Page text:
The formula, approved by lawmakers in 1992 in response to a lawsuit filed by rural counties who complained they couldn't afford to adequately fund K-12, deploys a system-based formula that advantages poorer districts with less financial resources.
Lee, who says the formula is no longer up the task because of its systems focus, is now looking at a student-based funding strategy.
In 2019, the Republican governor successfully pushed fellow Republicans to approve a first-of-its-kind plan to create publicly-funded Education Savings Accounts to allow low-income students to use public dollars to pay for private-school tuition. But to get it through the Republican legislature, Lee had to agree to make it apply only to Nashville and Memphis schools.
The issue has been held up in state courts, with the Tennessee Supreme Court soon expected to take up the legality of restricting it only to the state's two largest counties.
Lee and his education commissioner, Penny Schwinn, insisted last month the funding overhaul effort is not a drive to push private school vouchers or ESAs.
"I think it's important, and I'll just say this as we're publicly here, I think it's important that we address that because this public school funding is not connected to choice issues, it's not connected to ESAs," Lee said.
Nonetheless, a number of Republicans, among them Hamilton County Mayor Jim Coppinger, are fretting about the potential.
Lee and advocates have talked a great deal about a shift so that public tax dollars are assigned at the level of the child, not the school system.
Sexton, who opposed Lee's Education Savings Account program, said the state's Achievement School District that was created before Lee's term, clearly isn't working. The program is supposed to help failing public schools.
Contrast with what is happening to public charter schools, which are privately operated and use taxpayer funds, the speaker said.
"Charter schools, whether they were in Davidson or Shelby County where the bulk of them are, the kids that are there with the right leadership and the right teachers and the right philosophy at the school, those students are thriving," Sexton said. "And they came from schools that were low performing and not very high on the list of the quality of schools. And those kids came out of those schools, went into a charter school, and those kids are very successful and they're thriving.
"So the question really then becomes, it's not a student issue — the students have the capability — how do we take that success we've seen in some of those charter schools and get that into public education. Or can you? And so I think those are questions and debates that are really worthwhile. I think there's a lot of people watching the state Supreme Court decision on the school voucher thing here in the coming weeks to see what direction that may be going, so there may be stuff surrounding that depending on what that decision."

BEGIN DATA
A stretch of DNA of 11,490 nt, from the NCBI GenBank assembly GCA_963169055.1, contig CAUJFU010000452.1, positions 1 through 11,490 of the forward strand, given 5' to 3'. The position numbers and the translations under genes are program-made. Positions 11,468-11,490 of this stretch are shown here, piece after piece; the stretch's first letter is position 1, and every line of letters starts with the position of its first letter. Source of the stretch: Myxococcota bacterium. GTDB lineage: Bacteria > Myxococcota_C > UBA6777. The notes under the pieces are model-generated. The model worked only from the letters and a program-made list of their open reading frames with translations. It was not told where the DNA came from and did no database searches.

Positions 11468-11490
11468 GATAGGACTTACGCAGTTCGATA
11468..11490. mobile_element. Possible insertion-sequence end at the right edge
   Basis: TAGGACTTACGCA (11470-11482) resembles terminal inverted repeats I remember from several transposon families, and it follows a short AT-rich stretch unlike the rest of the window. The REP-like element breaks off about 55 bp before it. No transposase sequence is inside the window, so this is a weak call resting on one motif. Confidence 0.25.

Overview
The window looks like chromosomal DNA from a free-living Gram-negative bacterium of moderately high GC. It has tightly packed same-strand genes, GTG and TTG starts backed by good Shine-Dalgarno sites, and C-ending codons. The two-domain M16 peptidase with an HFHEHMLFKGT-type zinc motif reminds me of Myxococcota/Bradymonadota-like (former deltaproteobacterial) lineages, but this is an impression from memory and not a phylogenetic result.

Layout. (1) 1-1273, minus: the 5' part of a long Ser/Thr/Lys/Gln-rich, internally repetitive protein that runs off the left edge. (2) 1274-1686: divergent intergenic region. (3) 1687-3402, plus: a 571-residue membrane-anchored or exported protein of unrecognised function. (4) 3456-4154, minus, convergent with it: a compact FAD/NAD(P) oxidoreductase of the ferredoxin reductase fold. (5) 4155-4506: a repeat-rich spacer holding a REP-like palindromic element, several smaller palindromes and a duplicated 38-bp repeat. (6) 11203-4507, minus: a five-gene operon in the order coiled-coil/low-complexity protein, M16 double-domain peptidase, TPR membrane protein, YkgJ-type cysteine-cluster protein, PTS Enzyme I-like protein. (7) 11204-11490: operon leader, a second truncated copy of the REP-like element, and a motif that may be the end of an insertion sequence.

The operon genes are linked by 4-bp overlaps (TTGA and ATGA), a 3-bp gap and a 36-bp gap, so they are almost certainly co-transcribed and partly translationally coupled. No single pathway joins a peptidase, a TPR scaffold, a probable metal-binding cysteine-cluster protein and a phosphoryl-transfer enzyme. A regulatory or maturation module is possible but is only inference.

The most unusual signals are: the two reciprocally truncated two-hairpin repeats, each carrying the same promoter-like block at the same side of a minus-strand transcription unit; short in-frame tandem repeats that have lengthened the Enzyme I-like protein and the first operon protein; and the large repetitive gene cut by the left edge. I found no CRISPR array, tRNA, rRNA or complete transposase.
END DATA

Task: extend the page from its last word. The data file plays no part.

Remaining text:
Tennessee Education Association President Beth Brown, a Grundy County school teacher, and John C. Bowman, executive director and CEO of the Professional Educators of Tennessee, both told the Times Free Press last week that they don't see the governor's effort as trying to implement a school voucher program.
House Majority Leader William Lamberth, R-Portland, said he intends to press a "Truth in Sentencing" measure "focused on making sure our communities are safe.
"We have way too much violent crime in our state, we have way too many dangerous, convicted felons that are using the criminal justice system like a revolving door — just coming in and out, in and out," said Lamberth, a former assistant prosecutor, in a telephone interview last week. "And that's got to stop. So we're really going to be smart on crime and not just be tough on crime."
There's too little transparency in sentences, Lamberth said, adding "we should be able to tell victims exactly how long a criminal who has harmed them will spend behind bars."
Lamberth said there are a number of commonalities among people convicted of crimes in areas ranging from mental health, drug addiction, poverty and broken homes. He hopes to focus efforts to help inmates deal with those issues while they are incarcerated and later while they are on probation.
Another area likely to spur debate is the idea of changes to the state's existing cash-bond system with more emphasis on formalized risk-assessment.
In legislative testimony last year, a Morristown attorney who is a visiting professor at Lincoln Memorial University testified that bail in rural counties "destroys the presumption of innocence" for low-income detainees because they can't afford bail.
But the bail bond industry and some lawmakers argue that formulas developed to determine the level of risk for releasing defendants pending prosecution are less than perfect.
Contact Andy Sher at firstname.lastname@example.org or 615-255-0550. Follow on Twitter @AndySher1.